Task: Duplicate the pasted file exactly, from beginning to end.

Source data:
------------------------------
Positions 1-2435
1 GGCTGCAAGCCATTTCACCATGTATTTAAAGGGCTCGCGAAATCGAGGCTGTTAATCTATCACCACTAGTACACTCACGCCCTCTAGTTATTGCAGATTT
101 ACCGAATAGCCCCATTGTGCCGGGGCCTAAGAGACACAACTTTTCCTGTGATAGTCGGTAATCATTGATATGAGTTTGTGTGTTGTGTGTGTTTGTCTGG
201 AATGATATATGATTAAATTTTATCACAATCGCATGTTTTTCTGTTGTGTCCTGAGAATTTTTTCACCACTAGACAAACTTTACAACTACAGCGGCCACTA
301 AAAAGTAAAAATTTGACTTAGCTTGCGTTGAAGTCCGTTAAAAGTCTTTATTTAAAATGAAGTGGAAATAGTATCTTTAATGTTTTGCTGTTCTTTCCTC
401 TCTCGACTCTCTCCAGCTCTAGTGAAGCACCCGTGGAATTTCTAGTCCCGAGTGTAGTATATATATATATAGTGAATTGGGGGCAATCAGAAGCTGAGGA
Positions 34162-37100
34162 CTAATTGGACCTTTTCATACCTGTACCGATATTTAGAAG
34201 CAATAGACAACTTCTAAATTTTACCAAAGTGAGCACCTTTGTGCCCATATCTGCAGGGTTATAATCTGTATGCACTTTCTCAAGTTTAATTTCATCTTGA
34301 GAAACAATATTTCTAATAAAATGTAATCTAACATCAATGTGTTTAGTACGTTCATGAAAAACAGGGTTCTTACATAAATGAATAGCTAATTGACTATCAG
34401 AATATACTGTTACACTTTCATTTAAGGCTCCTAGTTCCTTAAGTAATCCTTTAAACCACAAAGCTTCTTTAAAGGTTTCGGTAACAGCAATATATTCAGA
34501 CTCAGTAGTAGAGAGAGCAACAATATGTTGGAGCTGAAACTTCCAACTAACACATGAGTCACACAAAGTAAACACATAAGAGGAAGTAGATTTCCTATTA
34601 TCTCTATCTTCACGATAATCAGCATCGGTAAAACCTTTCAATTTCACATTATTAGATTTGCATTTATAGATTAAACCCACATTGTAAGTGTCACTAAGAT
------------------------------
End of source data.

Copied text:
Positions 1-2435
1 GGCTGCAAGCCATTTCACCATGTATTTAAAGGGCTCGCGAAATCGAGGCTGTTAATCTATCACCACTAGTACACTCACGCCCTCTAGTTATTGCAGATTT
101 ACCGAATAGCCCCATTGTGCCGGGGCCTAAGAGACACAACTTTTCCTGTGATAGTCGGTAATCATTGATATGAGTTTGTGTGTTGTGTGTGTTTGTCTGG
201 AATGATATATGATTAAATTTTATCACAATCGCATGTTTTTCTGTTGTGTCCTGAGAATTTTTTCACCACTAGACAAACTTTACAACTACAGCGGCCACTA
301 AAAAGTAAAAATTTGACTTAGCTTGCGTTGAAGTCCGTTAAAAGTCTTTATTTAAAATGAAGTGGAAATAGTATCTTTAATGTTTTGCTGTTCTTTCCTC
401 TCTCGACTCTCTCCAGCTCTAGTGAAGCACCCGTGGAATTTCTAGTCCCGAGTGTAGTATATATATATATAGTGAATTGGGGGCAATCAGAAGCTGAGGA
Positions 34162-37100
34162 CTAATTGGACCTTTTCATACCTGTACCGATATTTAGAAG
34201 CAATAGACAACTTCTAAATTTTACCAAAGTGAGCACCTTTGTGCCCATATCTGCAGGGTTATAATCTGTATGCACTTTCTCAAGTTTAATTTCATCTTGA
34301 GAAACAATATTTCTAATAAAATGTAATCTAACATCAATGTGTTTAGTACGTTCATGAAAAACAGGGTTCTTACATAAATGAATAGCTAATTGACTATCAG
34401 AATATACTGTTACACTTTCATTTAAGGCTCCTAGTTCCTTAAGTAATCCTTTAAACCACAAAGCTTCTTTAAAGGTTTCGGTAACAGCAATATATTCAGA
34501 CTCAGTAGTAGAGAGAGCAACAATATGTTGGAGCTGAAACTTCCAACTAACACATGAGTCACACAAAGTAAACACATAAGAGGAAGTAGATTTCCTATTA
34601 TCTCTATCTTCACGATAATCAGCATCGGTAAAACCTTTCAATTTCACATTATTAGATTTGCATTTATAGATTAAACCCACATTGTAAGTGTCACTAAGAT